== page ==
Ports

Ship on the Westerschelde
Shipping
A port is a facility where ships are received to load and unload valuable cargo. It often has special equipment used to transfer cargo, such as cranes and forklifts. Usually there are warehouses to temporarily store cargo. A good connection to infrastructure such as pipelines, railway, and roads is necessary to relay goods inland. The term port is often confused with the term harbor. A harbor is a natural or sometimes manmade bay and a prerequisite for a port. For larger ships to enter, it is important that the harbor is sufficiently deep. The Netherlands has four major seaports: the port of Rotterdam, the port of Amsterdam, Zeeland Seaports, and Groningen Seaports.

Container terminals on the Maasvlakte
Maasvlakte
Port of Rotterdam- Rotterdam claimed to be “the worlds busiest port” from 1962. In 1986 this was contested by Singapore; however both of them were overtaken by Shanghai (China) in 2005. Rotterdam now takes a third place after Shanghai and Singapore with an annual cargo tonnage of about 400 million tons. Every year 34,000 sea-vessels and 133,000 inland-traveling vessels cast anchor in Rotterdam. Cargo most often shipped include chemicals, fruit, grain, coal, ores, oil, fodder and fertilizer. Six containers containing six hundred tons of goods in each arrive at the port every minute! Processing all these products takes so much work that 70,000 people are employed in this middle-sized city.

The major advantage of the port of Rotterdam is its central location in Europe. The port is located at the actively-sailed North Sea, and has 100 million European consumers just one day’s drive away. The port did not have much significance until the second half of the 19th century. However, with booming industrial production in Germany, the port started to expand, and the connection to the sea was improved. After the second World War, the activity in the port grew even more. At the same time, however, the growing population in the area left little room for further expansion and soon led to a permanent lack of space. In the 1960s it was decided to expand the port westwards into the sea. 420 million cubic meters of sand were required to create the artificial plain, “de Maasvlakte.” At time of writing, 2009, the construction of the second Maasvlakte has started. The Dutch shoreline is now interrupted by the ‘bulge’ of the protruding Maasvlaktes near the city of Rotterdam.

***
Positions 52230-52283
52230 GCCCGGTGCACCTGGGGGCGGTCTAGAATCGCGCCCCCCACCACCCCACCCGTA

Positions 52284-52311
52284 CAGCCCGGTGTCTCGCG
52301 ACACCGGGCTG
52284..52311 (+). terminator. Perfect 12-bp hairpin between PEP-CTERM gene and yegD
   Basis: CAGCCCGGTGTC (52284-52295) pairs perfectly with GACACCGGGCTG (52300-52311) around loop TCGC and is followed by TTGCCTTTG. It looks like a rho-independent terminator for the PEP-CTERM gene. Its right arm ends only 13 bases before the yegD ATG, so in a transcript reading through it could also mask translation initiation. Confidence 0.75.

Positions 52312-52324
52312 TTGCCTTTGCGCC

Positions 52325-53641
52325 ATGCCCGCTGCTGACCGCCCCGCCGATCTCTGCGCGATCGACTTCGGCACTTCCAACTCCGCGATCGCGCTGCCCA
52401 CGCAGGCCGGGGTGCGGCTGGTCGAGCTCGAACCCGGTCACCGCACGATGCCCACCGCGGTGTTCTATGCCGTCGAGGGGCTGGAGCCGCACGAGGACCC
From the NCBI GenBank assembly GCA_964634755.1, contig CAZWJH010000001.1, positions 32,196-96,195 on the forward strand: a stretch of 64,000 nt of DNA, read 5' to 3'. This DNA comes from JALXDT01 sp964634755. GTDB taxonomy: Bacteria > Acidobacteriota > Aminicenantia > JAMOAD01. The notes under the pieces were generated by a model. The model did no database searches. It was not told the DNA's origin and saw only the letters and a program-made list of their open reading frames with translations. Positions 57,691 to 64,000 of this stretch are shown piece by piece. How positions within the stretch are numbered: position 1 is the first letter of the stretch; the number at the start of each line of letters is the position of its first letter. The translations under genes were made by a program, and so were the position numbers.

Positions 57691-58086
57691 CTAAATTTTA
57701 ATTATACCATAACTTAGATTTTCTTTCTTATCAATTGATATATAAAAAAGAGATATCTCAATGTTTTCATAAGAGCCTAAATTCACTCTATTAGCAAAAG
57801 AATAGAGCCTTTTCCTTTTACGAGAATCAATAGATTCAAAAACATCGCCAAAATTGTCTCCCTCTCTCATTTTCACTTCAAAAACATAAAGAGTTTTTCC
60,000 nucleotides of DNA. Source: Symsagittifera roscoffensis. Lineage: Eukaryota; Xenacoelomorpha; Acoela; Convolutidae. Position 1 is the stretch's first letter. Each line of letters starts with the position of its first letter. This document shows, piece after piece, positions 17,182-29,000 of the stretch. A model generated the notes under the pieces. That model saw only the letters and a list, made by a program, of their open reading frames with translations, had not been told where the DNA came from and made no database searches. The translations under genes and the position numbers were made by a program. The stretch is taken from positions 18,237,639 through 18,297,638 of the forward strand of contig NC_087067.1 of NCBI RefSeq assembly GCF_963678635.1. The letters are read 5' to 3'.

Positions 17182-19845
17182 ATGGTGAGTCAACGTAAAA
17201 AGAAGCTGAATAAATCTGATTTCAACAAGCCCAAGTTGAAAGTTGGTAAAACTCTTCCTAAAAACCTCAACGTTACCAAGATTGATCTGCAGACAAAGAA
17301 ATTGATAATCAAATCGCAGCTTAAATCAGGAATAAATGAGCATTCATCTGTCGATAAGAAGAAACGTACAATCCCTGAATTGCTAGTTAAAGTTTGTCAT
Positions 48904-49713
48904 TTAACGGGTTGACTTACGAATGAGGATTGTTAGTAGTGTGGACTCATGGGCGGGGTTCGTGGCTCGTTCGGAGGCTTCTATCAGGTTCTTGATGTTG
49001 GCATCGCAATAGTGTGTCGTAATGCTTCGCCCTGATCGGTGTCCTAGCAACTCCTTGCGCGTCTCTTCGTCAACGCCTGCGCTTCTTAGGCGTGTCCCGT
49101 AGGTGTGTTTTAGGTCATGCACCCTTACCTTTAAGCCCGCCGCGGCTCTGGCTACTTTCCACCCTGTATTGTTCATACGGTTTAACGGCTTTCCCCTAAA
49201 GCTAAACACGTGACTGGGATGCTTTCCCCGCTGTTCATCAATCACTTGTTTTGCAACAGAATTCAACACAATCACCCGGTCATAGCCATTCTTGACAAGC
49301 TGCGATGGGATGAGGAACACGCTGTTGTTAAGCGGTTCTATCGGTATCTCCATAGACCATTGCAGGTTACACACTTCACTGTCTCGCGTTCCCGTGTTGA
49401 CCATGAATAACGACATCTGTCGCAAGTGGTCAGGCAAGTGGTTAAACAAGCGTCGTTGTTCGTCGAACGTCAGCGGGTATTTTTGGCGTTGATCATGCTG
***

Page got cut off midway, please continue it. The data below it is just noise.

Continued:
Port of Amsterdam- The port of Amsterdam is the second largest port in the Netherlands and ranks fifth in Europe. It has a rich seafaring history, and, whereas the port of Rotterdam is almost purely industrialized, Amsterdam is also popular with cruise ships. The port of Amsterdam is connected to the North Sea by the North Sea Canal. It is an important port for oil, grains, coals, and ores. Container shipping is also on the rise. Not insignificant, Amsterdam is the largest port for cocoa trade. With one third of the world’s cocoa in store, Amsterdam is the main supplier of cocoa for the American and European chocolate industries.

Zeeland Seaports- Zeeland Seaports, in the southern part of the Netherlands, is a joint venture of the ports of Vlissingen and Terneuzen. It is strategically located between the port of Antwerp and the port of Rotterdam. Situated at the mouth of the Scheldt and the Gent-Terneuzen canal, it will become even more strategic in the future. At this moment the “water highway” to Paris is under construction at Zeeland that connects the Seine with the Scheldt. Thus it is expected to gain great significance for inland shipping.

Groningen Seaports-The Groningen Seaports combines the management of Eemshaven and the port of Delfzijl and is thus the largest Seaport in the northern part of the Netherlands. The port is connected to the Eems, a river in northwestern Germany.